35 pages 1 hour read

William Easterly

The White Man’s Burden: Why the West’s Efforts to Aid the Rest Have Done So Much Ill and So Little Good

Nonfiction | Book | Adult | Published in 2006

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The White Man’s Burden: Why the West’s Efforts to Aid the Rest Have Done So Much Ill and So Little Good is William Easterly’s investigation and critique of international development, foreign aid, and Western intervention, including the histories and effects of colonialism and imperialism. Easterly comes with decades of experience as a development economist working with global institutions such as the World Bank and on projects across the developing world, which is reflected in his book, first published in 2006.

The first chapter begins with the poem “The White Man’s Burden,” written by Rudyard Kipling at the “height of the imperial era” (278). Kipling was an advocate of colonialism and a believer of the West, or “White Man’s,” divine responsibility to impose their cultures and structures on the rest of the world, usually people of color. Therefore, the term “white man’s burden” becomes a euphemism for imperialism and Western control. For current times, the white man’s burden is still a euphemism for Western intervention, but it added the shiny wrap of foreign aid. When President Truman called for a “bold new program […] the improvement and growth of underdeveloped areas” is his inaugural address (24), he packaged the old mindset in modern jargon. From that point onward, it became part of a lexicon that created an aid development industry that spewed trillions of dollars in order to transform the lives of the poor.

The first chapter also outlines the book’s central dilemma: the perspective of the Planners versus the Searchers. Within the context of foreign aid, Easterly defines the Planners as those who hold idealistic beliefs to solve the world’s problems and take a top-down approach, while Searchers look for a specific solution through a bottom-up approach and experiment until they satisfy a customer. The Planners are responsible for vague and broad initiatives that are laudable and grandiose, such as the Millennium Development Goals (MDGs), and for the failures that exist from these unrealistic expectations with unclear methods. On the other hand, Searchers are credited with producing tailor-made results that are effective because, unlike the Planners’ systems, they receive feedback and are held accountable against measures for impact.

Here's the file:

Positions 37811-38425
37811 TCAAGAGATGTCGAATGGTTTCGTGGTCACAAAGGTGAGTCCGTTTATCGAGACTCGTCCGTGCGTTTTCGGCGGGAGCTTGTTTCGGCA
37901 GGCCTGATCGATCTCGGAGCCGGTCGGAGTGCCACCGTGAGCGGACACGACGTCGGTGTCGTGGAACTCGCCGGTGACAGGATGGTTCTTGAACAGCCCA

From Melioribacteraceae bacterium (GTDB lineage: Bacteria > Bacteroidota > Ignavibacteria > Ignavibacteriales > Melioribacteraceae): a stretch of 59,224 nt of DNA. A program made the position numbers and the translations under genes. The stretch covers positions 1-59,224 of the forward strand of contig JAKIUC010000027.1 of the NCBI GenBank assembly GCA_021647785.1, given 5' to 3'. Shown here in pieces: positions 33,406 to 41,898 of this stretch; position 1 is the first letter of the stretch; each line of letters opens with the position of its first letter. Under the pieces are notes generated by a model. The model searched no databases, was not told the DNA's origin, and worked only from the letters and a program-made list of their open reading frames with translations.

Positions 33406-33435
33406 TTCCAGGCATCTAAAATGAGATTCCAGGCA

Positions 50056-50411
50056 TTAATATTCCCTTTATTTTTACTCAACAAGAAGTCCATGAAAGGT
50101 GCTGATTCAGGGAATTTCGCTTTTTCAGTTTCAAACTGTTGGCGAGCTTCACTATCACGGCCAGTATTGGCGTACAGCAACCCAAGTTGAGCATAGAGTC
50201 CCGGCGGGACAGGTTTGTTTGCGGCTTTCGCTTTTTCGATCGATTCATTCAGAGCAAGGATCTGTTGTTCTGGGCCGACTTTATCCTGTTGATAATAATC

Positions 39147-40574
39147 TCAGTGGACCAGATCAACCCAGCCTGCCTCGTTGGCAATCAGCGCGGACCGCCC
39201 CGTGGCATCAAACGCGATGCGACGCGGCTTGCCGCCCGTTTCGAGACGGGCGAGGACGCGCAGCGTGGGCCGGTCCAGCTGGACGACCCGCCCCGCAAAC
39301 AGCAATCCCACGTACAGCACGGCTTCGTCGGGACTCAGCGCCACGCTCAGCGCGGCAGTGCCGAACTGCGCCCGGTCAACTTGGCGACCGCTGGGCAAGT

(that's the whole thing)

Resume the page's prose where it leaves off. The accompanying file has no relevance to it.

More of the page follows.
After each chapter, Easterly shares anecdotes, which he calls “Snapshots,” and within these interspersed snippets, he shows the real-life triumphs of Searchers who made a measurable and profound difference in their communities through piecemeal actions. These improvements range from encouraging people to use soap against deadly yet preventable diseases such as diarrhea or getting clean water in a village in Ethiopia."

According to Easterly, there are two tragedies: the first is global problems that include extreme poverty and its effects, and the second is that despite the West’s spending 2.3 trillion dollars in aid, these problems remain unresolved. Throughout the subsequent chapters, Easterly focuses on the latter tragedy.

In Part 1: “Why Planners Cannot Bring Prosperity,” he lists the assumptions and paths taken by Planners that prevent them from succeeding in their mission. For instance, funneling in large amounts of aid will not help the poorest of countries without a strategy or understanding of their regional histories and circumstances. Free-market reforms have been historically unsuccessful as evidenced by the programs pushed, by the International Monetary Fund (IMF) and other global financial entities, on economies in Eastern Europe to Latin America. In addition, problems in regard to property rights, cheating and faulty governments become obstacles in maintaining trust and integrity for free markets.

During Part 2: “Acting Out the Burden," Easterly touches upon the failures of aid agencies and the IMF as well as the moves toward funding for AIDS. With this backdrop, Easterly notes that aid agencies are obstructed by their lack of measurable outcomes and their favoritism in giving money to countries that serve their political interests. Similarly, the IMF and their continuous involvement in countries result in total state collapse without any path to betterment for the country. Finally, AIDS funding becomes wasteful when the focus is on treatment rather than prevention, which backfires in the long run due to costs and inability to maintain health care practices.

Easterly delves into colonialism and imperialism in Part 3: “The White Man’s Army” to explain the old structures that still affect many countries and are hurdles to recovery, such as the colonizers’ haphazard creation of national borders and the military invasions in the name of democracy that led countries into further disarray and chaos.

Although Easterly admits that there is no “Big Answer” in Part 4: “The Future,” he illustrates countries that managed to succeed without much foreign aid or Western assistance, such as India, China, Botswana, and others, because of Searchers’ efforts. Easterly argues that to be effective agents for the poor, aid organizations must incorporate systematic evaluation and advocates for observation, accountability, feedback loops, use of experienced individuals working from the local context, and incentives that reward successes.

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